"I'm probably one of the bigger landlords (who has issues with problem tenants). I deal with this market down here (in the downtown core). We haven't had a rental tribunal since March and the police say everything is a tribunal issue, so we don't have police," said Soule. "I can no longer protect the tenants that I had in that building, the paying tenants, I can no longer protect my employees."

Soule said he employs six people at the Ledo who handle cleaning duties in the hallways and rooms, along with removing unwanted occupants who are squatting in the building.

"I have two guys go in there because they have to go together. They go in the morning to get rid of the squatters, the police will not come," said Soule. "We had one of our employees pepper-sprayed and the police response was that unless it's on video they can't do anything."

Just two weeks ago, Soule said he had a new steel fire door installed that was quickly pried open. He said windows are pried open or broken by individuals looking for a free place to sleep for the night. 

Soule said damage costs have far outstripped what he is able to cover financially, and he feels he's better off leaving the building vacant at this point.

"I can't do it, there's just not enough money. A building that is supposed to have 27 tenants and you're down to eight paying tenants just doesn't work," said Soule. 

"There is no help, I'm better off to leave it vacant. I was probably one of the more lenient landlords in Sudbury when I started 20 years ago. I believe that an empty apartment doesn't make you any money so you'd rent to five questionable tenants and maybe two wouldn't pay you and in less than two months you could evict them. You didn't have to go to a hearing.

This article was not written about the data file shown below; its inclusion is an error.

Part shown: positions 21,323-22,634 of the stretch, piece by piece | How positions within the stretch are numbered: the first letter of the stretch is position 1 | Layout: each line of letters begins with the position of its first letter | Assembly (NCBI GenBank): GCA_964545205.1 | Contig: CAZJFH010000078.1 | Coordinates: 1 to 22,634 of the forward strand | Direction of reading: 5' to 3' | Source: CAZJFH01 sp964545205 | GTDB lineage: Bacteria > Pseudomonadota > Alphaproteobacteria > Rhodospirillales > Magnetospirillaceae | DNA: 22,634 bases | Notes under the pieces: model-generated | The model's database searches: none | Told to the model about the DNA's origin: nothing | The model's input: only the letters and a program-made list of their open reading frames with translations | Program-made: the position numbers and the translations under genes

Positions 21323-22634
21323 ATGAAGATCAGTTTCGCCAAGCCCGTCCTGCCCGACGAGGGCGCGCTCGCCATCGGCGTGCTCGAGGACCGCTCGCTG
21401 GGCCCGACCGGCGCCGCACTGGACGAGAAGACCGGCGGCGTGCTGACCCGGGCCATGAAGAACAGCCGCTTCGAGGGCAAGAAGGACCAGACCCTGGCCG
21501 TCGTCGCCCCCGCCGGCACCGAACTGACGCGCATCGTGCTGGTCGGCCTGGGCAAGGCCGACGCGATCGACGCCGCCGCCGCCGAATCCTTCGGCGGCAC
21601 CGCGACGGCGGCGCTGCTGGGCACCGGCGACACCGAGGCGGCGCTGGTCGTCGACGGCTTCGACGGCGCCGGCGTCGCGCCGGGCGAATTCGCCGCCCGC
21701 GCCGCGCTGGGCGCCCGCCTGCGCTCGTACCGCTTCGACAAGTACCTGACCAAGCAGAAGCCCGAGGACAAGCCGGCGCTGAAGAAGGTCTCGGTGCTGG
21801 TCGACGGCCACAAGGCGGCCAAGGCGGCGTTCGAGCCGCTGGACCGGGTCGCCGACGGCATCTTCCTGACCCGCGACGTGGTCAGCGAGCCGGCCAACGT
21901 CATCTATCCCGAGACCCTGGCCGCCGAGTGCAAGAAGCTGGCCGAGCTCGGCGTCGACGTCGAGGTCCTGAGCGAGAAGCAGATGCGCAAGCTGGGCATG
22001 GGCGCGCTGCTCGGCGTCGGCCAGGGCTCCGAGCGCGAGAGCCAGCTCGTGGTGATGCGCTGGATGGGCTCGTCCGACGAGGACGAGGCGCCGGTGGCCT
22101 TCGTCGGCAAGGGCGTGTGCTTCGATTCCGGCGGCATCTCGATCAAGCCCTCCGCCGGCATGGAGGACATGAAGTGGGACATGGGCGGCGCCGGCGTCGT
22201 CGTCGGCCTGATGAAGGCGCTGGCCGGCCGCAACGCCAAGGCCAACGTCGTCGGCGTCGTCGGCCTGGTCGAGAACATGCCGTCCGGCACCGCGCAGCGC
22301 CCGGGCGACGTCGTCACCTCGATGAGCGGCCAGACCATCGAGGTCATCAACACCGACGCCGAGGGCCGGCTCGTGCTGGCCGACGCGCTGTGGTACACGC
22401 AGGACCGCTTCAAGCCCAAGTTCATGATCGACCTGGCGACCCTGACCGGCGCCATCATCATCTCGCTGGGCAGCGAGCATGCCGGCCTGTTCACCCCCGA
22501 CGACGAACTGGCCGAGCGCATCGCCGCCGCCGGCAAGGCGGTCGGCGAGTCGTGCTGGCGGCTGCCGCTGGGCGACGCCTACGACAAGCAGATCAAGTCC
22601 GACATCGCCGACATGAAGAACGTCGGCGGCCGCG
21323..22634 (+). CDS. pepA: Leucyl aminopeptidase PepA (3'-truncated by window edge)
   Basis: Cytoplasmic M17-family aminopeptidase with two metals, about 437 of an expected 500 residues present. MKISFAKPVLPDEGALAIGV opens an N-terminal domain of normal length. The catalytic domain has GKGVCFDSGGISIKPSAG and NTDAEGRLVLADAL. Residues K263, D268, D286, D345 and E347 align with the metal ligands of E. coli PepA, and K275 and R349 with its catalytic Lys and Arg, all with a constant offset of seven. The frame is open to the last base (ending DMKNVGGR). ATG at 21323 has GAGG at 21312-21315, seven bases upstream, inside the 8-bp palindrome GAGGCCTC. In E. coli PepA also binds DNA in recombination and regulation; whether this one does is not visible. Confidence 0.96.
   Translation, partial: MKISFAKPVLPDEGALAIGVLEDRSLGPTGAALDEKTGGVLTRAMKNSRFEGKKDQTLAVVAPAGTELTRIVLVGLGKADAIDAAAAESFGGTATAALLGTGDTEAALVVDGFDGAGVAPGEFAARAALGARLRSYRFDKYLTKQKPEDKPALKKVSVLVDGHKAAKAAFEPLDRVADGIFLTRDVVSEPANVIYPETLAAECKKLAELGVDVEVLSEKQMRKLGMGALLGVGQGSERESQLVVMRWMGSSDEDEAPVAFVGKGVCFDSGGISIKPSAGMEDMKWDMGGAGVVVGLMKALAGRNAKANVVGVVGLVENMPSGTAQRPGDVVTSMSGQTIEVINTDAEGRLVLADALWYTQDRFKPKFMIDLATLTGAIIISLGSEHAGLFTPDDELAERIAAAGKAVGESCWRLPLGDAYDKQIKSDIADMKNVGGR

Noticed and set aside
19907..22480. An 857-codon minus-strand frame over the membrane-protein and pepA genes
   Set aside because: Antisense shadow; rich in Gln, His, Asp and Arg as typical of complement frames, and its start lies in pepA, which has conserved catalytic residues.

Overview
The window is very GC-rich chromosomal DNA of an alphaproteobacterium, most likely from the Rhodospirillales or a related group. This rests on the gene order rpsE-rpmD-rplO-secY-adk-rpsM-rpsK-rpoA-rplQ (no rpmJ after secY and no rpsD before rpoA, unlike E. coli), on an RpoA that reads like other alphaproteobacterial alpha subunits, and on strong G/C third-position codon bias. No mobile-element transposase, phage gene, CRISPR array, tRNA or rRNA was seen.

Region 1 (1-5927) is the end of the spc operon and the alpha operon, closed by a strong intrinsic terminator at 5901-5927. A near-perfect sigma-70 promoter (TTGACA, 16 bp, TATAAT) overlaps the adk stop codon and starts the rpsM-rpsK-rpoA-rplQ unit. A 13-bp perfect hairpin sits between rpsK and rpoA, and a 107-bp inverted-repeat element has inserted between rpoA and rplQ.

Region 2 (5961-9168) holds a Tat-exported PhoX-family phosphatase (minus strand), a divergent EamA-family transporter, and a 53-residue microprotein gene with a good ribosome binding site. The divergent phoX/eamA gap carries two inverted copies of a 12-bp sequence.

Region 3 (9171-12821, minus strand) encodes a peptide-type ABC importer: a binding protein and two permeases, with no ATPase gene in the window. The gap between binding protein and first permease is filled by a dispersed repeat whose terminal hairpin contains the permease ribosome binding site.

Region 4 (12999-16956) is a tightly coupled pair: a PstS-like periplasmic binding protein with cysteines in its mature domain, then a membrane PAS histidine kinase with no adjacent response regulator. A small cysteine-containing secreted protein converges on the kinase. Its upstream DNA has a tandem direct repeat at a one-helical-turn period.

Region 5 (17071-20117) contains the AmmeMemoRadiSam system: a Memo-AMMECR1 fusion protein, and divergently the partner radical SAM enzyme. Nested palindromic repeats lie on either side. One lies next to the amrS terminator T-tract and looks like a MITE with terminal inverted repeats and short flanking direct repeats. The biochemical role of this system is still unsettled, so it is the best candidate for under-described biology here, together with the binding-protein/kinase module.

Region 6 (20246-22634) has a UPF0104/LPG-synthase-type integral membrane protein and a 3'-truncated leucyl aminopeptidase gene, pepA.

Now (unpaid rent) very easily adds up to $10,000 — where else in society can you steal from someone and not have any kind of police protection?"

The delays to get a hearing with the Landlord and Tenant Board have created a situation for Soule and other landlords where it's actually less of a cost hinderance to leave an apartment vacant in many cases, the Ledo owner argued. 

Soule said the Ledo would need to be operating at almost 90-per-cent capacity of paying tenants in order to cover the operating costs.

"This market is in real trouble. It's cheaper to leave an apartment empty until you get the tenant you really want," said Soule. "You just don't have any enforcement from the tribunal, from the police."

As far as Soule's responsibility with respect to the building's upkeep, he said that he has been current with all of his fire safety checks, but maintenance has been a challenge.

"With the maintenance, it's kept up as much as I can with the squatters that are in there," said Soule. "I have to do monthly reports on the fire system and I do that, and the city comes in if they want to do inspections and that's fine. 

“The key maintenance issues are a direct result of there is no money. I'm not taking a pile of money home and not doing the maintenance. If you can show me how eight paying tenants can carry a building like that … it doesn't cover my soft costs, I'm better not to have any labour costs."

There is currently an offer on the building from Le Ledo Inc., a group that is proposing a $40-million renovation to the building.

The plans have been in the works for close to a year now, the Le Ledo proponents, who remained unnamed, and will reimagine the entire property with a 150,000-square-foot commercial development in Sudbury’s south section of the Junction district with a combination of existing uses and others allowable within the C-6 commercial zoning.

"There's presently an offer on the building … they (Le Ledo Inc.) have it under contract, they have an offer on it," said Soule. "It's listed to sell, but if it doesn't sell I'll figure out something to do with it."